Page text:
Huntington High School Valedictorian Aidan Forbes. Photo from Huntington school district

Huntington High School

Aidan Forbes has been named valedictorian of Huntington High School’s Class of 2018. Sebastian Stamatatos is this year’s salutatorian. The spectacular pair has enjoyed exceptional four-year runs packed with academic and co-curricular success.

“I am extremely proud to be named valedictorian,” Forbes said. “It is the culmination of years of hard work and I couldn’t be happier.”

Forbes and Stamatatos both gave addresses at Huntington’s 157th commencement exercises June 22 in Blue Devil’s athletic stadium.

Huntington High School Salutatorian Sebastian Stamatatos. Photo from Huntington school district

“Aidan is an outstanding student and a very well rounded young man,” Huntington Principal Brenden Cusack said. “His years of hard work have paid off and I am so very happy for him. Sebastian is to be commended as well for this outstanding accomplishment, which apparently has become a family trait.”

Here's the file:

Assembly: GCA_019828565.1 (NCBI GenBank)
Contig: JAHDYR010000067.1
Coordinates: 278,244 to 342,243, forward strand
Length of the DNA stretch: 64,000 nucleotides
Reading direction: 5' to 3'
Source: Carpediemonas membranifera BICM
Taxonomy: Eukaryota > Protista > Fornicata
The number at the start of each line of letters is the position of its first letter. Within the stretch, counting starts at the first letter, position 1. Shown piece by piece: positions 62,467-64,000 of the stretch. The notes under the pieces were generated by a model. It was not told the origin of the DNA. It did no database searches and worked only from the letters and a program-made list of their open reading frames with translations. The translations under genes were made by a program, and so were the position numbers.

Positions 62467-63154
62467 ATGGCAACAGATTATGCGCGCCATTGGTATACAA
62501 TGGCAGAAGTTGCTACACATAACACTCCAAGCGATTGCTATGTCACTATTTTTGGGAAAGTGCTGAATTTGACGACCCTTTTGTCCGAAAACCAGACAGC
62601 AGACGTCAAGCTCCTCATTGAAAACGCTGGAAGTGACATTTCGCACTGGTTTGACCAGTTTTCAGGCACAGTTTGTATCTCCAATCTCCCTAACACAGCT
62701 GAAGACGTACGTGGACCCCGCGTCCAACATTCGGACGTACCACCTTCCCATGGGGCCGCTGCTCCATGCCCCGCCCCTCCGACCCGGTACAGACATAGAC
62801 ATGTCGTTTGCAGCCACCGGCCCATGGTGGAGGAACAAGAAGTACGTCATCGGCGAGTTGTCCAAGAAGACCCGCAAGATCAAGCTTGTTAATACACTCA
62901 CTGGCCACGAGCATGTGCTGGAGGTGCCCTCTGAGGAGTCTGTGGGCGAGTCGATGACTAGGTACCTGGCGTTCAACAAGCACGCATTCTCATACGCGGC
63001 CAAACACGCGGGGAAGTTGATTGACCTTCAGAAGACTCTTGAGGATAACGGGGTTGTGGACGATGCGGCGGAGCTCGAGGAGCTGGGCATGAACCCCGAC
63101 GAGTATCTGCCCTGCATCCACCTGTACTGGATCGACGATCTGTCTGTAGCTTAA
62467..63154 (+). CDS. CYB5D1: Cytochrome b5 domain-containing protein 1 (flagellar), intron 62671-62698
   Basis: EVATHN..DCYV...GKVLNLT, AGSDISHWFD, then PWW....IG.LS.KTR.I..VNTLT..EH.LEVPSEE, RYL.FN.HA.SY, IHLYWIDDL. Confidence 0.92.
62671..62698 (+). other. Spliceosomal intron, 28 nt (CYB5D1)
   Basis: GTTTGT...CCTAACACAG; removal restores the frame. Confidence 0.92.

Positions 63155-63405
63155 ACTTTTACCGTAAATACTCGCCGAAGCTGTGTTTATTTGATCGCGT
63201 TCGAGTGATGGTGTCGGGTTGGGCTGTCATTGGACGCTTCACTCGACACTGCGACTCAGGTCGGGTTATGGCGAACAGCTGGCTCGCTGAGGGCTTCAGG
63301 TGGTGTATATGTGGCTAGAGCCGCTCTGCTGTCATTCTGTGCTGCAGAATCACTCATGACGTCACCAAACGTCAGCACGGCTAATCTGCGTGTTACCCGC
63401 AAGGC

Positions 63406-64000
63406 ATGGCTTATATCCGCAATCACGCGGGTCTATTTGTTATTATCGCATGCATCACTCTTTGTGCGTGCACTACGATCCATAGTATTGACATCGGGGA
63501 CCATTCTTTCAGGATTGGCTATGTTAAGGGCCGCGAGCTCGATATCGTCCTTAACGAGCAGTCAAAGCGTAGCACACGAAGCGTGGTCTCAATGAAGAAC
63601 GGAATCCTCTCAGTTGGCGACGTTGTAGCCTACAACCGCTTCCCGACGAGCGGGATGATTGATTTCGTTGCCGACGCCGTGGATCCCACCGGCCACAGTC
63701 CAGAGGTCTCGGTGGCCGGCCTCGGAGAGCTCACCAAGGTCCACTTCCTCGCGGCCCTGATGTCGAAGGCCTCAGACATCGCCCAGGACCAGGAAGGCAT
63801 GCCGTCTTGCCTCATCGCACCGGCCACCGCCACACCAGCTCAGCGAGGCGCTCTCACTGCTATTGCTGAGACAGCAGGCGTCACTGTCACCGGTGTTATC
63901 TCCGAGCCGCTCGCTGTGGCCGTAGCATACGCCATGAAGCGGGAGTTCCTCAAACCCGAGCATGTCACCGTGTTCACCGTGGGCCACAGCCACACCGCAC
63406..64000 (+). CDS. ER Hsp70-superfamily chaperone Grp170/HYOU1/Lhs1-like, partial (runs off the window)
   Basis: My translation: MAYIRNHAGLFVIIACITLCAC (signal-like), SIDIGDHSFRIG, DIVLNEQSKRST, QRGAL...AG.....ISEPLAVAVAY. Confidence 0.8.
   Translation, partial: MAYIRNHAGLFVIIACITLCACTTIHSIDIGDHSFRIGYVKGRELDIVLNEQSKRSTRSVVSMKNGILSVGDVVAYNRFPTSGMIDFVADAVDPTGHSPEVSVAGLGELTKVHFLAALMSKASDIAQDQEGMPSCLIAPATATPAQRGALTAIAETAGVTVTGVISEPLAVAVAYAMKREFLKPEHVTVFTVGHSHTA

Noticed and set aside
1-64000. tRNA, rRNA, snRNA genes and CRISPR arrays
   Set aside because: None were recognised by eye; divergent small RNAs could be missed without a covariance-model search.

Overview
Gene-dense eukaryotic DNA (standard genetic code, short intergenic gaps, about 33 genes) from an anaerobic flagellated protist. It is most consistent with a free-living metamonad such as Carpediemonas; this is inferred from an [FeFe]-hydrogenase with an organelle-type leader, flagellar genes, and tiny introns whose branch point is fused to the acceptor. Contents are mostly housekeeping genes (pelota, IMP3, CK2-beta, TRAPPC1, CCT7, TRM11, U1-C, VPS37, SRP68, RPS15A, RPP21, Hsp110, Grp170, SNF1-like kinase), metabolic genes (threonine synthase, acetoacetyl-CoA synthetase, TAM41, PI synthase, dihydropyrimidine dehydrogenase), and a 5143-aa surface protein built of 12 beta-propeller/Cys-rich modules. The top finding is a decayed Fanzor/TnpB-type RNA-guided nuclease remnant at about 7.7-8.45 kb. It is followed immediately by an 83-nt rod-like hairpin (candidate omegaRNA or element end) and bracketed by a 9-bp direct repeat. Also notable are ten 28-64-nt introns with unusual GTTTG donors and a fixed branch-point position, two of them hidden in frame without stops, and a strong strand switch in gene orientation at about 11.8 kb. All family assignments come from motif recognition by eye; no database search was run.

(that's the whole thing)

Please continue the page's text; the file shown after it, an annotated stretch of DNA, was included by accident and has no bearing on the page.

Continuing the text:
Huntington’s top two seniors have captured the respect and admiration of their classmates and teachers. Their transcripts are filled with the most challenging courses the school district offers.

“Aidan and Sebastian have both achieved at the highest of levels academically and have taken complete advantage of all that the district has to offer,” Huntington Superintendent James Polansky said. “As importantly, they recognize the value of service and continue to represent our school community in the finest manner  possible. It will soon be time for them to further share their gifts with the world beyond Huntington. I wish them and their families the heartiest of congratulations and all the best moving forward.”